In certain scenarios privacy helps protect us physically from stalkers or people who mean us harm, think fanatic fans or people fleeing an abusive relationship. Such people would not want their physical location broadcast to the world. There was a case a few months ago where a fan used a photo published by a star to locate her apartment and assaulted her at her apartment. This was a breach of privacy of the star and caused major distress to her. Now imagine if we could immediately find where anyone in the world is located at a given time, this will allow us to determine so much other data about that person such as their health information (if they are visiting a cardiac doctor every week, there is a high probability they are suffering from a hear problem). A few years ago Uber analyzed data from the rides people were taking using it’s service and used that to figure out who was having an affair with whom based on the rides they took and the location they were dropped. It was quite a scandal when it came out and now imagine someone taking this information and blackmailing people.

With the amount of information that we are giving to websites and companies both voluntarily and involuntarily privacy is becoming harder to maintain but that doesn’t mean that we give up and let companies do whatever they want with our data. If we do that then be prepared to have every aspect of your life dissected and analyzed for profit.

Too many people state that they have nothing to hide and have no problems with having their information public. I challenge them to stay in a house completely made of glass (including the bathrooms) and have a bot that publishes all emails/messages/transcripts from their calls publicly. I can bet there won’t be any takers. as everyone has something they wouldn’t want to be public knowledge.

– Suramya

January 10, 2021

What are the ethical obligations of a Computer professional?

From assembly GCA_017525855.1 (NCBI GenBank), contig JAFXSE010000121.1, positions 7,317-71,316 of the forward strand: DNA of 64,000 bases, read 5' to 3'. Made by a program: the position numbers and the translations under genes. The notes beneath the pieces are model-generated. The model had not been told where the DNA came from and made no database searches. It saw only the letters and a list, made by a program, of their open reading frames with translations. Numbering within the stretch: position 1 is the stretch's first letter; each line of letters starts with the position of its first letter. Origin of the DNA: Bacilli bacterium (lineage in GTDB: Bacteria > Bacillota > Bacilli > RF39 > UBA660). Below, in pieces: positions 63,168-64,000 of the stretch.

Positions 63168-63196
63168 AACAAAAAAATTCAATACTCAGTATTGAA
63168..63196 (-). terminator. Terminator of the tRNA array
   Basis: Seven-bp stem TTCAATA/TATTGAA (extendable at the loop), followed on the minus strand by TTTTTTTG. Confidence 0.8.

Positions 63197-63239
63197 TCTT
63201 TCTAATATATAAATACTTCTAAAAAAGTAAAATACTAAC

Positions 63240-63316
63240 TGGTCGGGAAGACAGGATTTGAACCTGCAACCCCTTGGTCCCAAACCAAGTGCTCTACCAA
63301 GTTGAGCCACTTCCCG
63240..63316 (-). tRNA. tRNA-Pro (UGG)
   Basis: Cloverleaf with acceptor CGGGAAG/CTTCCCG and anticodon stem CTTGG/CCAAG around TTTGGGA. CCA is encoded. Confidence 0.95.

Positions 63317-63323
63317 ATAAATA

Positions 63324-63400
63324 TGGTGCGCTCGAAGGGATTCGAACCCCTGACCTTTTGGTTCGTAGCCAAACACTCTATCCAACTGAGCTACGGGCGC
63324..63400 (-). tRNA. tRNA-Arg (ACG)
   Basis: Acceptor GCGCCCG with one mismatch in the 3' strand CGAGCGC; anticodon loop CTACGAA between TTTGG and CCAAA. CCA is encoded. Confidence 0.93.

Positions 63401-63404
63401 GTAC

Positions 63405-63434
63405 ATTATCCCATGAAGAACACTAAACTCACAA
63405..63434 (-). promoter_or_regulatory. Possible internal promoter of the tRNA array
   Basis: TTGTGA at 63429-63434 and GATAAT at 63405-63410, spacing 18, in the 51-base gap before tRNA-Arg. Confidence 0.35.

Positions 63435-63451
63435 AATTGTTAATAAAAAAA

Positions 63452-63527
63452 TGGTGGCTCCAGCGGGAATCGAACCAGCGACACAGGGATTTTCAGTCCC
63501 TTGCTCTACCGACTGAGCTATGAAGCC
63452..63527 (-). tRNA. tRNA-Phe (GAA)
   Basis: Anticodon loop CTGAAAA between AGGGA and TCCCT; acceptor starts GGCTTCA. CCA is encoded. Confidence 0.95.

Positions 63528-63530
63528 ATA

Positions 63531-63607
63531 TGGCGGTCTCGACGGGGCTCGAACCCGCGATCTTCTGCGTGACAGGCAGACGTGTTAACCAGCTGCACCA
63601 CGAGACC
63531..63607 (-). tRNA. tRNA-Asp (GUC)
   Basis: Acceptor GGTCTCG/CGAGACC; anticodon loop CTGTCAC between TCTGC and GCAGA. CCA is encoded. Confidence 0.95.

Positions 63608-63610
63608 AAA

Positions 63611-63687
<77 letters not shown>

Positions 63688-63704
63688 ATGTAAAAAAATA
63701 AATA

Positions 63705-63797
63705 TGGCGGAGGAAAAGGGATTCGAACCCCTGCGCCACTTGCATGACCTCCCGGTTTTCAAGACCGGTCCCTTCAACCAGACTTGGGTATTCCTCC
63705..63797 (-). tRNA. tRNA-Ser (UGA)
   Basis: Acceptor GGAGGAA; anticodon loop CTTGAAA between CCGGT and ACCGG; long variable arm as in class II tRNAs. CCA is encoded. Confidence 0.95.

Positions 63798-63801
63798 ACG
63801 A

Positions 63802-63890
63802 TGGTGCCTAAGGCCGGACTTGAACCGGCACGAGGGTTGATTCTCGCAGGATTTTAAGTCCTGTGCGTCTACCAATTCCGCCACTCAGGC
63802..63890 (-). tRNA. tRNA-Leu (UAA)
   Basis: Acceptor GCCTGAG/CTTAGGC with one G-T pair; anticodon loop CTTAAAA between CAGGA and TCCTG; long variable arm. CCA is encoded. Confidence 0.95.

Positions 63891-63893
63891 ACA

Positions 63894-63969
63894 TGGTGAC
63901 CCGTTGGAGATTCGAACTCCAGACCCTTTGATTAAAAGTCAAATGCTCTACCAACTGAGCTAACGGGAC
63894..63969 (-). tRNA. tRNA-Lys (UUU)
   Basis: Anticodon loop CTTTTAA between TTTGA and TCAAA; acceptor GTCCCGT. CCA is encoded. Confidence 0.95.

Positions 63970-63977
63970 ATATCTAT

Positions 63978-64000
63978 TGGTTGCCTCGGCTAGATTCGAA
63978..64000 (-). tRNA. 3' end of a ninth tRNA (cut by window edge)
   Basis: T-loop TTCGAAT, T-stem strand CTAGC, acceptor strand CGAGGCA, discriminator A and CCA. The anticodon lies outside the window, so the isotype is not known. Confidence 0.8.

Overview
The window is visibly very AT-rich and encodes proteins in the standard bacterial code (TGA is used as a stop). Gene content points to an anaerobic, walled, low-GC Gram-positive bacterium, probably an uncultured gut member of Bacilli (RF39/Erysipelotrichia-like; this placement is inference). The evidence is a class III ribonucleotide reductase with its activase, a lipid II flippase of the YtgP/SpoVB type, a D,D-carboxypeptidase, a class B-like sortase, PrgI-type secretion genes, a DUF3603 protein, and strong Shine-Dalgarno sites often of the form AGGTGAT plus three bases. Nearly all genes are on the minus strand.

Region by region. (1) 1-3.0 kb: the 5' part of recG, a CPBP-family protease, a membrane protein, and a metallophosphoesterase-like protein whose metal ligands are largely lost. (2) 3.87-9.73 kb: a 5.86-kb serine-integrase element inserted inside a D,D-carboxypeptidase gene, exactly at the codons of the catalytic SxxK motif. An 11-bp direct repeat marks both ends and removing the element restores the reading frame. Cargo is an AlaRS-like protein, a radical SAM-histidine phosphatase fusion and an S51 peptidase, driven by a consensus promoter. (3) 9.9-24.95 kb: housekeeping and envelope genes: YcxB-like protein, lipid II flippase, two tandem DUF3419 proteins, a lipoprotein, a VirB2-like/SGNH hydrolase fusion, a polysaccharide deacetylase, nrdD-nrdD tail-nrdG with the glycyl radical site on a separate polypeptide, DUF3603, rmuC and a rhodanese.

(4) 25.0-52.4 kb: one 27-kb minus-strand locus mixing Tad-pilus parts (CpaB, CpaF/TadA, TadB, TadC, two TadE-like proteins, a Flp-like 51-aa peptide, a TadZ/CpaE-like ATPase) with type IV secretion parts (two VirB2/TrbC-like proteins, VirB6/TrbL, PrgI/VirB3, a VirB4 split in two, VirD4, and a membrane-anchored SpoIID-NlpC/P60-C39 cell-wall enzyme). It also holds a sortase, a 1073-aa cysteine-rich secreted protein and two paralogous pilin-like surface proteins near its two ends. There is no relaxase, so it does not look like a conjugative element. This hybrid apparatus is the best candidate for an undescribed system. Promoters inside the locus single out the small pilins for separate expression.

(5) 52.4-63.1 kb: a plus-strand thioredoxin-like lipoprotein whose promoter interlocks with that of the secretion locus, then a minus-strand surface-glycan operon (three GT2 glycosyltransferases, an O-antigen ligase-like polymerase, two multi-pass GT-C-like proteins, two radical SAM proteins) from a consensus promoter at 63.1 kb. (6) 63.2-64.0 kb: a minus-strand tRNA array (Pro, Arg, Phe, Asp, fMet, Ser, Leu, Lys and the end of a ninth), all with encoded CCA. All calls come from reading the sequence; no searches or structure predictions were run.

Filed under: My Thoughts — Suramya @ 11:58 PM

This is a question that is getting a lot of attention right now. A lot of people say that Technologists shouldn’t be political or worry about how their tech being used but I believe that it is wrong. This school of thought comes from when historically people working on computers were not impacting any real-world events/consequences. E.g. if a computer crashed or was hacked it might not have a life & death impact. Now with everything connected to each other including devices that effect the physical world that is not the case. So if there is a major flaw in a control system of a car that allows it to be hacked then it can be used to crash a car or stop it in the middle of the road causing a pileup. If there is a vulnerability found in a pace maker then it can be used to kill people.

Due to this all our work needs to take in account all three scenarios. We can’t just create a system that causes extensive harm and claim that it was done because “This is what I was told to do” is not a valid justification for doing something that is used to harm people/communities. Some claim that our job is to help our companies & clients make money and leave the ethics at home but it is not the correct way to look at things.